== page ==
Notes from My Knapsack 6-3-10
Artifacts of a Bygone Age
When you describe it matter-of-factly, it sounds a bit insane.
Go far off around the world, to find a substance out of nature and the deep which you must, at great cost simply to extract and transport, bring home to light your living room or illuminate public space, fuel your devices, and even transmute chemically for making other materials.
Oh, and it almost inevitably must run out, but we keep using it faster and faster and more wastefully, only occasionally confronting the human cost, let alone the natural impact of what we're doing.
Oil drilling, right? Or maybe coal mining? Well, it could describe those economic activities as well. With what's playing out in the Gulf of Mexico, and why we have to treat the Persian Gulf's distant geography like our backyard, all of the above is grimly true for our current dependence on fossil fuels.
The reason my hopes for the future are not so grim can be seen, so to speak, in the display window of Taylor Drug (koff), I mean, the CVS pharmacy on Broadway. The next time you stop by Victoria's Ice Cream Parlor or Whit's Frozen Custard, walk as you eat across Prospect, and check out the old time pharmacy windows Greg is kind enough to keep in front of us in 2010.
In a large glass jar marked "Spermaceti" is a lump of white waxy stuff. The name is no doubt good for a few jokes from the adolescents on bikes who cluster on that broad stretch of sidewalk, but when you look at it, think of a vast sperm whale plumbing the many thousand foot depths of the Atlantic or Pacific Ocean.
The whaling industry of the 1800s traveled the globe in search of the sperm and right whales, the latter of which was "right" because of all the ocean going cetaceans, it was the right one to come upon and harpoon. You could more easily kill, flense, and render a "right" next to your whaling ship, which would float (usually) even when dead, allowing you to cook down the abundant fats from the thick hide in kettles amidships. Those resulting barrels of whale oil were valuable for lamps, making candles, and for lubricating machinery. If you sighted a sperm whale, a riskier proposition, it was perhaps worth pursuit because, if you could keep the body from sinking, at a certain point you would lower a crewman down into the skull case of this aquatic mammal, yards across, where tons of a waxy material called "spermaceti" was even more useful and much more valuable.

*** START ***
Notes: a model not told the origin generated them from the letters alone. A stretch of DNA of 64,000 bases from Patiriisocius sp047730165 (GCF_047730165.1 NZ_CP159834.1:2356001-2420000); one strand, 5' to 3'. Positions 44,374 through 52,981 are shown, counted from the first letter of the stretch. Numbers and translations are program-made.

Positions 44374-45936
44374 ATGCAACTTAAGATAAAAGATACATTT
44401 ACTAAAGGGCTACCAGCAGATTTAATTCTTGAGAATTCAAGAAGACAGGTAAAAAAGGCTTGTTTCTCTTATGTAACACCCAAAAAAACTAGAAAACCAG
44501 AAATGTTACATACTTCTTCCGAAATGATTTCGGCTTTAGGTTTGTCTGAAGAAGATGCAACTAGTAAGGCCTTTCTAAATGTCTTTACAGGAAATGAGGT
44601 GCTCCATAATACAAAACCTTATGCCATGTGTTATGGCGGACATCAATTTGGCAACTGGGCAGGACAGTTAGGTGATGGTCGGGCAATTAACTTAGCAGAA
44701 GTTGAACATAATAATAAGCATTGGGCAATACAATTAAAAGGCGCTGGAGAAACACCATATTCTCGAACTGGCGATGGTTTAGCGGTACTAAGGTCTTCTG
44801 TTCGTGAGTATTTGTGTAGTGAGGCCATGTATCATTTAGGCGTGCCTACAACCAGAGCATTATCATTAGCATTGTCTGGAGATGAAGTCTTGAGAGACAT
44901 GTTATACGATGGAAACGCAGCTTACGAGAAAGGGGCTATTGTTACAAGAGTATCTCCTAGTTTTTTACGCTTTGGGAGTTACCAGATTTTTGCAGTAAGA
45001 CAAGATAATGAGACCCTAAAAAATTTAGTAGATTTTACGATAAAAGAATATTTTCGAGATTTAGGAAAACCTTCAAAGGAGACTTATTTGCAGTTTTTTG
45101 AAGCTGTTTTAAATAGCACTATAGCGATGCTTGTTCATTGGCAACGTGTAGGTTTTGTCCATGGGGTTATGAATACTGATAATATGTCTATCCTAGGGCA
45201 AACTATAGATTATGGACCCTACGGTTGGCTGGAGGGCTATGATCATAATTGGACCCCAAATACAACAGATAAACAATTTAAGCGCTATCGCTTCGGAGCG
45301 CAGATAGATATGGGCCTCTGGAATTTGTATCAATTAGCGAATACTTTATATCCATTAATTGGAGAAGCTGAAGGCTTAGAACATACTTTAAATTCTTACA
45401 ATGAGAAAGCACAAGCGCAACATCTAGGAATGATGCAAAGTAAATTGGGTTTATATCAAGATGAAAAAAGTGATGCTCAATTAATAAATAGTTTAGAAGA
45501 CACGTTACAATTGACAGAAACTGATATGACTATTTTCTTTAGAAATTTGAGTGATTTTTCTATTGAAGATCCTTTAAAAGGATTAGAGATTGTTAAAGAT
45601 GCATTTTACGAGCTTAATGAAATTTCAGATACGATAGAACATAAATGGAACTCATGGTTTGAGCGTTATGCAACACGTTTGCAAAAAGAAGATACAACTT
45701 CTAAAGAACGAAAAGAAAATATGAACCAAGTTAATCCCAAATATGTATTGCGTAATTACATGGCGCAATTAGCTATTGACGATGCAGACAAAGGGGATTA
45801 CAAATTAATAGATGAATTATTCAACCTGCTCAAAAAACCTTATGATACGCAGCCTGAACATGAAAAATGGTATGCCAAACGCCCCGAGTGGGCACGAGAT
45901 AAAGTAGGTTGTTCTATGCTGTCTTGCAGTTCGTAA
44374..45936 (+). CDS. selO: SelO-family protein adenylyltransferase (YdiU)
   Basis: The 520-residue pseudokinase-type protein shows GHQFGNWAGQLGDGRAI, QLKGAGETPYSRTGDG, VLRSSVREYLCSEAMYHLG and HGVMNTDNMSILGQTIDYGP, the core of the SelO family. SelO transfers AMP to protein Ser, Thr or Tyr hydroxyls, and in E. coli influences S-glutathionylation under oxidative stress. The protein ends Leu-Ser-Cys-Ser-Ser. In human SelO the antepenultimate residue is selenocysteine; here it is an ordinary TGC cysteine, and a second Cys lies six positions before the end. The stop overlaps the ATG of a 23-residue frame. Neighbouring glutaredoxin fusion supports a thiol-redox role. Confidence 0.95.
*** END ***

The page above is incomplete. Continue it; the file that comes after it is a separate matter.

Along with whalebone going into corsets and umbrellas and such, the reason a pharmacist would have a supply of spermaceti on hand was that it made for an ideal neutral substance when making up pills, as well as helping make the most clear, bright, steady-burning candles.
In the 1850s, a remarkable amount of American life was made from, lit by, or facilitated by products derived from whaling. We couldn't do without it.
Can you imagine a day, perhaps a century hence, when using hydrocarbon rich fossil remnants of ancient swamps, drilled from under the oceans or pulled out of distant deserts, will seem just as fantastic? And what technology will replace it?
That I don't entirely know, but the likelihood that it will be replaced is summed up by that white waxy lump, harvested a century and more ago from a faraway ocean, now in a jar visible along a Granville sidewalk. Take a look, tell me what you think.
Jeff Gill is a writer, storyteller, and supply preacher around central Ohio; yes, he's read "Moby-Dick." Tell him a fantastic tale at email@example.com or follow Knapsack @Twitter.